October 30, 2020

Dear Gould Community,

Strong relationships are what make Gould special; our foundation is built with care, sustained by mutual respect and kindness. With less than one week to go, we recognize the upcoming national election is beginning to add to the stress of an already challenging year. I assure you that as the results of Tuesday, November 3, roll out, we are a community grounded in high expectations for decency and composure, empathy, and understanding. 

I know this to be true, because I have witnessed the best of our Gould community this fall. I have sat with our weekly election forums, listening to students—who are friends, classmates, and roommates and also on opposite sides of the political spectrum—come together with respect and civility. I have heard them reaffirm their desire to always remain friends and to support one another, regardless of how high the volume or how much noise the political parties try to create. Our DEI, Civil Rights, and YAF clubs have come together this year to talk through the issues and to seek understanding, not judgement. These students inspire us with a renewed sense of urgency for our roles as educators and hope for a better future.

Some students have asked, what does Gould want to see on November 4? The school does not endorse a candidate or party but respectfully supports our community members and guides our students, who all come from diverse backgrounds, as they develop a sense of self. Our job is to help young adults define personal values, allowing each to express what matters in a respectful and articulate manner. 

Our expectations are that there will be no “touchdown” celebrations, no crowing, gloating, or mocking of others. Instead, we will treat each other with civility and respect. Whatever the outcome, individuals in this community will experience a wide range of emotions, including disappointment, elation, sadness, relief, confusion, despondency, and hope, among others. As friends, roommates, classmates, teammates, colleagues, teachers, coaches, dorm parents, advisors, and administrators, in the aftermath of this election we will look to care for and lift up each other first. And, we will spend time as a community in discussion and deliberation of the common good, dedicating ourselves here to the long arc of history and committing to our role in the formation of a better world.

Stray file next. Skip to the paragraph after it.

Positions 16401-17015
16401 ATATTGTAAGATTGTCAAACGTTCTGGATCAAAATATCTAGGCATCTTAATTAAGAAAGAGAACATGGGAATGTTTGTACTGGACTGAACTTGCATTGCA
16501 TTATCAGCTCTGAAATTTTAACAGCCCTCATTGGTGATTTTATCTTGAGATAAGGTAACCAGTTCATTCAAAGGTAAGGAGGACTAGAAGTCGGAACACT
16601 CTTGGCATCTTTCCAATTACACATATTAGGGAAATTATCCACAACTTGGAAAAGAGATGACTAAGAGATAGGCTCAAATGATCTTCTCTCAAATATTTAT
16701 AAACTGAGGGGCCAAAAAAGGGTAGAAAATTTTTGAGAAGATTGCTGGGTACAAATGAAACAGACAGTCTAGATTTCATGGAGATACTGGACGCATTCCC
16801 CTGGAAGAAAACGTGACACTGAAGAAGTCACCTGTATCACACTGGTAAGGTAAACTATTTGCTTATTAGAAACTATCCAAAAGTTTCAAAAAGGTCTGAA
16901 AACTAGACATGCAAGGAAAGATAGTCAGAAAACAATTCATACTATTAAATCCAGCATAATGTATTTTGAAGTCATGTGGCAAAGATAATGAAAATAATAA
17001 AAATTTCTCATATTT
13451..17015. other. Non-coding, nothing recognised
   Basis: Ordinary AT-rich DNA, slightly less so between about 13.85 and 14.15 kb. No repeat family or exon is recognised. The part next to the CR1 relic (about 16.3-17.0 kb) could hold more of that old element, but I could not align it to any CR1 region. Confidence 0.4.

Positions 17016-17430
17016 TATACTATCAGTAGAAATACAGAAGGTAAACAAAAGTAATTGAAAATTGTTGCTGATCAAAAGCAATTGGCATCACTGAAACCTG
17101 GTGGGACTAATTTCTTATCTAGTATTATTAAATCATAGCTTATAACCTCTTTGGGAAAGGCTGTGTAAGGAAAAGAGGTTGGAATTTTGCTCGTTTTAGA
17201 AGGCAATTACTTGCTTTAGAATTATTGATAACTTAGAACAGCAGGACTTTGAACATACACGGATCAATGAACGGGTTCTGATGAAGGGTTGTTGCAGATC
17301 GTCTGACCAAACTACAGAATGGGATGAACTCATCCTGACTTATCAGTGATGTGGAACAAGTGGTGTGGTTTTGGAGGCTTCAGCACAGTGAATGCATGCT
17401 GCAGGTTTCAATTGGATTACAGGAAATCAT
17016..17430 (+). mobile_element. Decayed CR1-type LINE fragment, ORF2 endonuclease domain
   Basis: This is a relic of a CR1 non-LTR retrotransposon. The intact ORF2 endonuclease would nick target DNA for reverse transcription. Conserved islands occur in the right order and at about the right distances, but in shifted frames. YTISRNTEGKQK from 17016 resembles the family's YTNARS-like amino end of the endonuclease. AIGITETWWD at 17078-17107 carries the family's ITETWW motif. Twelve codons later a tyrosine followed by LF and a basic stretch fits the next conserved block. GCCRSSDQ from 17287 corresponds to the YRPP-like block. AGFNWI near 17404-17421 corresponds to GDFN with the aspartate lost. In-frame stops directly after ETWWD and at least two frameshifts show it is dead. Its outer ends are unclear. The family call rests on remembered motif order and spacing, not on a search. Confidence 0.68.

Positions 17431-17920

Regardless of who wins the presidential election or control of congress, we are one school and one community. We all desire peace. We all wish to live in a world that believes in the transformative power of education and the fundamental right for all schools to be a place of safety, security, and inspiration. 

With humility and hope,
Tao Smith ’90, P’23
Head of School
“So, let us not be blind to our differences—but let us also direct attention to our common interests and to the means by which those differences can be resolved. And if we cannot end now our differences, at least we can help make the world safe for diversity. For, in the final analysis, our most basic common link is that we all inhabit this small planet. We all breathe the same air. We all cherish our children's future. And we are all mortal.”
― John F. Kennedy